Carbon fiber reinforced plastic (CFRP) is a composite material produced by strengthening a thermosetting resin with carbon fibers.
CFRP is stronger, lighter and more rigid than steel, and while it is relatively expensive compared to traditional metal and resin materials, its excellent mechanical properties are leading to increased use in industrial applications, particularly in the automotive field.
Carbon fiber reinforced thermoplastic (CFRTP) has been developed in recent years, enhancing the productivity, processability, and recyclability of CFRP.
Because CFRTP can be molded much more rapidly than CFRP, it is more suited to applications requiring mass production. As expected, this has seen considerable uptake in the automotive industry.
While both CFRP and CFRTP offer superior mechanical properties to traditional resin materials, the potential for internal voids and cracks occurring throughout the manufacturing process remains present.
These voids and cracks will likely lead to defects in the end product. The mechanical properties of both CFRP and CFRTP are also controlled by the orientation of the carbon fibers present in the materials.
If the quality of CFRP and CFRTP products is to be kept consistently high, an investigation should be undertaken into whether voids and cracks are present in the resin and whether the orientation of the fibers is correct.
These investigations can be conducted using X-ray CT systems, with these systems allowing non-destructive observation of the three-dimensional structure of the investigation target.
This article details observations of voids and the fiber orientation in CFRTP using the Shimadzu inspeXio SMX-225CT FPD HR Plus microfocus X-ray CT system (Figure 1).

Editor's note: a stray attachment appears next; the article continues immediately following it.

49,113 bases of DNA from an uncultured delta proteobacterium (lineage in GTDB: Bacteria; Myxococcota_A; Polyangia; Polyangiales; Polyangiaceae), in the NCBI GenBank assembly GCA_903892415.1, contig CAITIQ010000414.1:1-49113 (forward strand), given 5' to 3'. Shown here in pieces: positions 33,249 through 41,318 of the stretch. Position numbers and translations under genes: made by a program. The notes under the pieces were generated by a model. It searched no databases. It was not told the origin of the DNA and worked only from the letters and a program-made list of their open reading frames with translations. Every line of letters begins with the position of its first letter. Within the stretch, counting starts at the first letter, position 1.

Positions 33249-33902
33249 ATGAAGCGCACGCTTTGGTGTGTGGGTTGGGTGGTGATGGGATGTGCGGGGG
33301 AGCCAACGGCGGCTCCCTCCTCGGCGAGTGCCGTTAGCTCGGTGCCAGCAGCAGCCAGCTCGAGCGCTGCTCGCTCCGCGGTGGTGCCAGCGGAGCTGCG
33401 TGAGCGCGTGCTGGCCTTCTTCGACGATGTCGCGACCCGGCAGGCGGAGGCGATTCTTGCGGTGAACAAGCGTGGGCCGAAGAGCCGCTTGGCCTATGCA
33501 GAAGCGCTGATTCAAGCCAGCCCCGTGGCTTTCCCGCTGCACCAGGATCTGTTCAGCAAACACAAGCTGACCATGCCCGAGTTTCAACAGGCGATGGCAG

Figure 1. inspeXio™ SMX™-225CT FPD HR Plus Microfocus X-ray CT System. Image Credit: Shimadzu Scientific Instruments
Observation of CFRTP
Figure 2 displays the CFRTP sample’s external appearance. This sample was scanned as part of this experiment and is comprised of a multi-layered laminated material with overall dimensions of 30 mm × 3 mm × 1 mm.
Figure 2. External Appearance of CFRTP Sample. Image Credit: Shimadzu Scientific Instruments
Figure 3 displays an MPR (Multi Planar Reconstruction) screen. Here, cross-sections viewed from various angles are displayed on the same screen after a section of the sample has been scanned by the CT system.
Figure 3. MPR Screen Showing Cross-Sectional Images of CFRTP. Image Credit: Shimadzu Scientific Instruments
Locations of each cross-section in the sample can be identified via the numbers in the upper left of each screen and the lines drawn in the screens.
Higher density areas in the cross-sectional images are shown as whiter as density increases, while lower density areas are shown as blacker. This approach enables cracks, voids, resin, and carbon fibers to be visually identified.
Observing the various sections confirms that the structure of the CFRTP is comprised of densely arranged carbon fibers with a width of several μm. These fibers form layers oriented in a specific direction in the composite material, while the fibers’ orientations are orthogonal in each layer.